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SOURCE NC Eminent Domain Law Firm
DURHAM, N.C., Nov. 1, 2013 /PRNewswire/ -- One of our attorneys, Jason Campbell, used to be one of the two lead attorneys on the North Carolina Department of Transportation's I-540 project before he left to join our firm.
The NCDOT recently resumed studying how they might complete the I-540 Outerloop in Southern Wake County, and many residents, especially those in Garner and Holly Springs, are very concerned about how this may affect them. So Jason reviewed the DOT's plans and decided to publicly offer his insight.
He also gives some great advice on what property owners can do now if they will be affected. Here's what Jason had to say:
The DOT held public hearings on October 14, 15, and 16 to discuss the possible alternative routes to extend I-540 through southern Wake County. I attended two of the hearings. They were well presented and well attended.
I worked for the North Carolina Attorney General for 13 years representing the Department of Transportation. From the very beginning of my tenure with the State, I was heavily involved in I-540.
I thought I would share my thoughts and perspective on the latest leg of I-540 with you.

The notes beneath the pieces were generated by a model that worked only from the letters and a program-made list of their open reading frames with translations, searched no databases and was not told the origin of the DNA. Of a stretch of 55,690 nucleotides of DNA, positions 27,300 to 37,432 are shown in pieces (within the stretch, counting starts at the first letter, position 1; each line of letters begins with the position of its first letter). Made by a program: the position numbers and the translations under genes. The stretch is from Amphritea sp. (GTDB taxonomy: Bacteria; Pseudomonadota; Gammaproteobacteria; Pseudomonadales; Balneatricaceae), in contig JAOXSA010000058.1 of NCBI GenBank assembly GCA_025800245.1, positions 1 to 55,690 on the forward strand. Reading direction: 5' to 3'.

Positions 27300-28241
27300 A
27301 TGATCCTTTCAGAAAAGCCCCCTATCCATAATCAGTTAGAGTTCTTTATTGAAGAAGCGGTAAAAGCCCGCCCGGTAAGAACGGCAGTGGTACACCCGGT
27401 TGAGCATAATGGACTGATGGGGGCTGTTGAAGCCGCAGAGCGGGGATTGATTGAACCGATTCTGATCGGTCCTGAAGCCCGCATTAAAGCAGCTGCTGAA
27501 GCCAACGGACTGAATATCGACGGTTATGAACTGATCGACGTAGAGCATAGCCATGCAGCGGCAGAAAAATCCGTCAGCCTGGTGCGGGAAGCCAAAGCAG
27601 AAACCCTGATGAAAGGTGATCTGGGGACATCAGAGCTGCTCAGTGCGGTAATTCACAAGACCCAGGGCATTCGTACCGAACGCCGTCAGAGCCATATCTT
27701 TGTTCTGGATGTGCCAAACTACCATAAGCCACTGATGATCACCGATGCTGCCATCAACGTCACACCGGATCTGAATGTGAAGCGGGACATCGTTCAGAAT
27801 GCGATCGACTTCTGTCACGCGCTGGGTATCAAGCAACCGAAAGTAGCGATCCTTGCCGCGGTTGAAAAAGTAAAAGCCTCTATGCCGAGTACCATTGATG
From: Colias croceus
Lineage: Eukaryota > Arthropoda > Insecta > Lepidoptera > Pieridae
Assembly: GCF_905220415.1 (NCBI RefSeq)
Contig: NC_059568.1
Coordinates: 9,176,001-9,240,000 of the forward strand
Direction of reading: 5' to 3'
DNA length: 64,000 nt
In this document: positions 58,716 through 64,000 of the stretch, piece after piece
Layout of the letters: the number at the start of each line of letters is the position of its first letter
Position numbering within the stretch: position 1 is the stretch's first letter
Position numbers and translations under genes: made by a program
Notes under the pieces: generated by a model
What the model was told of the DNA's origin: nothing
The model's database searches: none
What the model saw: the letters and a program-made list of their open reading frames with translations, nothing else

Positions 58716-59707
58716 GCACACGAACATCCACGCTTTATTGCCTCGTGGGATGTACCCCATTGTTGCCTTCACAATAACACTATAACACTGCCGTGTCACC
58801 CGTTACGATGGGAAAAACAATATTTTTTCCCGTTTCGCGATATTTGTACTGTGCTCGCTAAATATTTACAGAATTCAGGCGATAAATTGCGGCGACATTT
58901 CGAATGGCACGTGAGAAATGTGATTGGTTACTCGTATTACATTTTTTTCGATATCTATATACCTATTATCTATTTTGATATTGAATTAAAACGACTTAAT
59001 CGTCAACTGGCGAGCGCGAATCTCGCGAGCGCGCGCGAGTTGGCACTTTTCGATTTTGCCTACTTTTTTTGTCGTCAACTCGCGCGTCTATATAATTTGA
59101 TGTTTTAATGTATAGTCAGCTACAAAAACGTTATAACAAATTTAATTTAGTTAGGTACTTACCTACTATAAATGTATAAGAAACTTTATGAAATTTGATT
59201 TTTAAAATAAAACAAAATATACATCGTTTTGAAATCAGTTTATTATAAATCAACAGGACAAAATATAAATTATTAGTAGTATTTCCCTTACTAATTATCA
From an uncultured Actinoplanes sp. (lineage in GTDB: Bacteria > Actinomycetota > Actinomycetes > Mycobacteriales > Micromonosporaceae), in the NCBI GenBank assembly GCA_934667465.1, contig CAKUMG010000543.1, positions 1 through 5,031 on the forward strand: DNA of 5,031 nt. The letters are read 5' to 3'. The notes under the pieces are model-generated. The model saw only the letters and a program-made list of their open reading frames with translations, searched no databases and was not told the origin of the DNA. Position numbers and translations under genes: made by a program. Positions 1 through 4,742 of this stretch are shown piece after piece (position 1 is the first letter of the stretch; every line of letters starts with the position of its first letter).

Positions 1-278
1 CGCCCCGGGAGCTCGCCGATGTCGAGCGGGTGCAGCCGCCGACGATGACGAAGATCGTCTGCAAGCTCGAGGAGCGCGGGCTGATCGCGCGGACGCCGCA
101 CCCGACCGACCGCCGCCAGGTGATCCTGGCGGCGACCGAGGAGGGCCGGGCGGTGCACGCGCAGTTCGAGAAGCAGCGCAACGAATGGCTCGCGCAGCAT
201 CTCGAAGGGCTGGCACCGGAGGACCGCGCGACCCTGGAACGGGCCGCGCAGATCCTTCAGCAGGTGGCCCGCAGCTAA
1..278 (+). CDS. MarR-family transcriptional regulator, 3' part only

First, these public hearings are an early step in a long process. If all goes according to plan, the DOT intends to start buying land in mid-2017. It hopes the road will be completed in the spring of 2022.
So, Where Are We Now?
The DOT has to get certain federal permits before it can buy land and build roads. The public hearings are an early part of that permitting process. The DOT has to evaluate and document the potential environmental impacts of the proposed new road. The environmental impacts that the DOT must consider are more than "frogs and bogs." While wetlands, streams and species protection play an important role in the DOT's permit, the DOT must also consider "noise, homes and businesses, historic and archeological resources, and natural resources."